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Yuttana Phongphasuk | Janine Yasovant | Scene4 Magazine - December 2017 |

Yuttana Phongphasuk
Paintings from the Heart

Janine Yasovant
 คลิกเพื่ออ่านบทความนี้ เป็นภาษาไทย

On 5 December of every year in Thailand, all Thai people realize this to be a national Father's Day since it is also the late king's birthday. On this occasion, the Thai government and private organizations set up activities to express gratitude and give awards to many good fathers who can be role models for others. Sons and daughters who live in the city may come back home to visit and take care of their parents who live in the countryside. In turn, parents give them blessings and encouragement.

This month I would like to give a present to you. Here are mixed media paintings that I am very fond of and impressive. In my view, the artist used the color of coffee in his drawing to enliven the atmosphere in the paintings very well. Whenever I see his paintings, I feel that they are eye-catching and full of artistic quality. I will introduce a Thai artist who has many art exhibitions. We can clearly see the gentleness and sincerity in his artistic creations.   


Yuttana Phongphasuk is a freelance artist who is passionate in drawing portraits. He was born on 26 March 1967 in Bangkok. After secondary school education at Pratuengthip Wittaya school, he studied art at Thaivichitsilp School, achieved a diploma and then received an advanced diploma and Bachelor's degree of Art from Poh Chang Academy of Art in Bangkok.

Here is the interview:

JY: Tell us about the success of portraits you have drawn of King Rama IX.     


YP:I'd rather call these paintings my happiness. I am always really happy whenever I draw a portrait of His Majesty the King. For several years, I smiled with delight or cried with thankfulness at the King's benevolence, depicted in the reference photos for my paintings. If this is my success, I would be grateful to people who truly see my love for the King.

JY: What is your primary impression about HM the King that you want to express to readers in Thailand and abroad?


YP: If my entire lifespan could prolong his life by just a minute, I would gladly give it to him. The reason is his kindness towards his Thai people. For the 70 years that he reigned and worked, there are over 4,000 royal projects throughout Thailand. Most of them are large projects that take decades to complete. Besides all of his projects, the teaching he gave us can be applicable in most daily living situations. As far as I know, the late King fought against the poverty of Thai people for their happiness and well-being. I could not forget the image when he bowed to receive flowers from people.


JY: What about your previous exhibitions and awards you received? 

YP: For many years, I continuously drewn portraits of King Rama IX . I am always happy whenever I paint them. I feel that there is much room for me to work on my techniques and skills of painting. However, at this time I decided to omit many of those skills. My main concern is how to draw happily.

Around six to seven years ago, my artist friend (Chingchai Udomcharoenkij) and I collaborated to set up an art exhibition called "Two Feelings". That year, the late King was very sick. Both of us were worried about his health so we decided to have this exhibition to give him blessings by drawing portraits. After finishing a portrait, I usually said "Long live the King". The exhibition was held at C.P. Seven Art Gallery, Sathorn Road for one month.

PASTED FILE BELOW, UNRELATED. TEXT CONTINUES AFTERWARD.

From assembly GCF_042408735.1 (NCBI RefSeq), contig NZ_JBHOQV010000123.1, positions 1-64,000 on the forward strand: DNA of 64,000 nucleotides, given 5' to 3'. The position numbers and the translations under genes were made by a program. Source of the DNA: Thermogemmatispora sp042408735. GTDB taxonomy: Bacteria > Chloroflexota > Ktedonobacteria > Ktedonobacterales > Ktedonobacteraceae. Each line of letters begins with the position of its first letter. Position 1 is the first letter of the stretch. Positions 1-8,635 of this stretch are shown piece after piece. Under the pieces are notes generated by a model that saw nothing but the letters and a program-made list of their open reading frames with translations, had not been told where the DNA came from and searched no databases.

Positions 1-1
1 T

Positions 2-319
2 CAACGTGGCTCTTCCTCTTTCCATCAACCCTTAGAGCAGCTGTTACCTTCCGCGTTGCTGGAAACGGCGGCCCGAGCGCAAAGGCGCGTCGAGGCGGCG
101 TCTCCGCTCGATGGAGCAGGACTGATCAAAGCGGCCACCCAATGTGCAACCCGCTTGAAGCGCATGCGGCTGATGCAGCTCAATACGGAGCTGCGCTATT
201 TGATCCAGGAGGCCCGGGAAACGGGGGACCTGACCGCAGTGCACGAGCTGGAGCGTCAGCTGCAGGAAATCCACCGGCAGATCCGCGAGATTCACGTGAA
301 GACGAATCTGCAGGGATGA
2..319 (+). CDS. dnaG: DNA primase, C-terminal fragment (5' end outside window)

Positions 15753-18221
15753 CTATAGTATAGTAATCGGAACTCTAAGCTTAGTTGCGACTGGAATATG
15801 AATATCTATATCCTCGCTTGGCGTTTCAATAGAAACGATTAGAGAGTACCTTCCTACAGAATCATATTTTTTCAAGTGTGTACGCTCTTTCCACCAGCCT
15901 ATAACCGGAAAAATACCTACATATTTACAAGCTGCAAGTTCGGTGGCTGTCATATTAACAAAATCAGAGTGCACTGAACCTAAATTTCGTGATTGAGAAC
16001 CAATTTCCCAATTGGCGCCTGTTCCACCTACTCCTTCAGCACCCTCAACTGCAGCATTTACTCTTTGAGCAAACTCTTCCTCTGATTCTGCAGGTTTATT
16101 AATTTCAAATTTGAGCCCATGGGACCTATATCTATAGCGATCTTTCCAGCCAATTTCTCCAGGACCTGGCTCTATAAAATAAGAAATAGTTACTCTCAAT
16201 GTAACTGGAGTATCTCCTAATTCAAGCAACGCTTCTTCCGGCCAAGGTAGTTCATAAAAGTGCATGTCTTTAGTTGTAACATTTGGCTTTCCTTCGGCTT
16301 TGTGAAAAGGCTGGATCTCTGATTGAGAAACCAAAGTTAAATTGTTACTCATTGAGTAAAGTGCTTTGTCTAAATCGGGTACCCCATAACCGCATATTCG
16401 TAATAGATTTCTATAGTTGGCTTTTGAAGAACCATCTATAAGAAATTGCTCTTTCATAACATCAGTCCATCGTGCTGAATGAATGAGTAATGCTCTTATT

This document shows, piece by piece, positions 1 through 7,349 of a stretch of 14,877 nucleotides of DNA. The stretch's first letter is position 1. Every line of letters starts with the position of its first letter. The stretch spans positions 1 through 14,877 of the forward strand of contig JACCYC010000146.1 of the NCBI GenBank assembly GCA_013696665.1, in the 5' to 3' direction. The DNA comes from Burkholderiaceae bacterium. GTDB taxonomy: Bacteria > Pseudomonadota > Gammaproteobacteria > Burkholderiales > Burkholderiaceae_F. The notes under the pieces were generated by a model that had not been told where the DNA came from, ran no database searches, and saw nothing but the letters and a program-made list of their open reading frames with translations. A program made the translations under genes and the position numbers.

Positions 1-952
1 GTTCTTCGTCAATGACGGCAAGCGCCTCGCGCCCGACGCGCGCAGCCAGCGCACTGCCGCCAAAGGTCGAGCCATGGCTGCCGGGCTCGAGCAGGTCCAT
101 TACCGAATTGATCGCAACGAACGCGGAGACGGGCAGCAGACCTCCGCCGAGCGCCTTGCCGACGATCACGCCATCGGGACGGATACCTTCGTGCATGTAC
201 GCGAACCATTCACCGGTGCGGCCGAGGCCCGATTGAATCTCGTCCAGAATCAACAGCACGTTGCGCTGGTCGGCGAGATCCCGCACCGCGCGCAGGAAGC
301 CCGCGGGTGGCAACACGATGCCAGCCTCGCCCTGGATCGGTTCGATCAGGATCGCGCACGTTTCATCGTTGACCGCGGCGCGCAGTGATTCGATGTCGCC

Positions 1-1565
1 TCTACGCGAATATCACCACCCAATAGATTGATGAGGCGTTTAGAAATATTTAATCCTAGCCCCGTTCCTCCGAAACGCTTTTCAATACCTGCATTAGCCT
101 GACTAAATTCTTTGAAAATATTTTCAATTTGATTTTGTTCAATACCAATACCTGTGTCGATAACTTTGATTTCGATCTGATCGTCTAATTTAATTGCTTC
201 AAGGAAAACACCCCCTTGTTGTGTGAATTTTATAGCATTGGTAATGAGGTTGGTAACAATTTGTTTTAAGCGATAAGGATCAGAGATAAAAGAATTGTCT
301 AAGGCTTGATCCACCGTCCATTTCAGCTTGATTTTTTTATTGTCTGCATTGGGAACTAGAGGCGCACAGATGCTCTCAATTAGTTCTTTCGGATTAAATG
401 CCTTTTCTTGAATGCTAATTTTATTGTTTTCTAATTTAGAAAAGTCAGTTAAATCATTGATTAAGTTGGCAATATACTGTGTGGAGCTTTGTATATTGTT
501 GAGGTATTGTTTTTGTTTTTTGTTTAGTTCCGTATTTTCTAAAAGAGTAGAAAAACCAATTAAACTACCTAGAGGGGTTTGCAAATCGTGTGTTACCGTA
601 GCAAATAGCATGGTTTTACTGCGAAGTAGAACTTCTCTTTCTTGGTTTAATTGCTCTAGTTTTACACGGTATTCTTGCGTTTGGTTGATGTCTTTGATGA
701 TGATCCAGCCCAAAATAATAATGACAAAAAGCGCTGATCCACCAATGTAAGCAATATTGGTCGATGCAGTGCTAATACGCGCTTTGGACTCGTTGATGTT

Later, one of the portraits was featured in "Sawasdee Magazine" by Thai Airways. That portrait was made by using only ball-point pen on paper. There was another set of my 13 portraits featured in the music video called "The King Rama IX". At that time, this music video was broadcast on every Thai television channel at 6 PM every day.

For the awards: I won first prize (Foam carving) of the central region when I studied at the diploma level and I got a bronze medal from Title Fair in Japan in 1995.

JY: What do you think about collaboration among artists in Thailand currently?

YP: At the moment, I think the collaboration among Thai artists is very strong and purposeful. This can be clearly seen in construction of the royal crematorium for the late King this year. Many kinds of masterful and beautiful traditional arts were used in the construction and decoration. All of the artists who worked on this were not interested in commissions or wages at all. We could say that their hearts truly became one. With all my heartfelt respects to all artists in this project, I really appreciate their works. Lastly, I will remember the date 26 October 2017 in my heart. It was the day when Thai people combined all of their hearts as one. Likewise, I cannot forget the image of an elderly woman who patiently waited and slept outdoors three days before the king's funeral. The most important issue is the one who came up with "sufficiency economy theory" and cannot be forgotten in my heart.


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คลิกเพื่ออ่านบทความนี้ เป็นภาษาไทย
Scene4 Magazine: Janine Yasovant

Janine Yasovant is a writer in Chiang Mai, Thailand
and a Senior Writer for Scene4.
For more of her commentary and articles, check the Archives.

©2017 Janine Yasovant
©2017 Publication Scene4 Magazine



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December 2017

Volume 18 Issue 7

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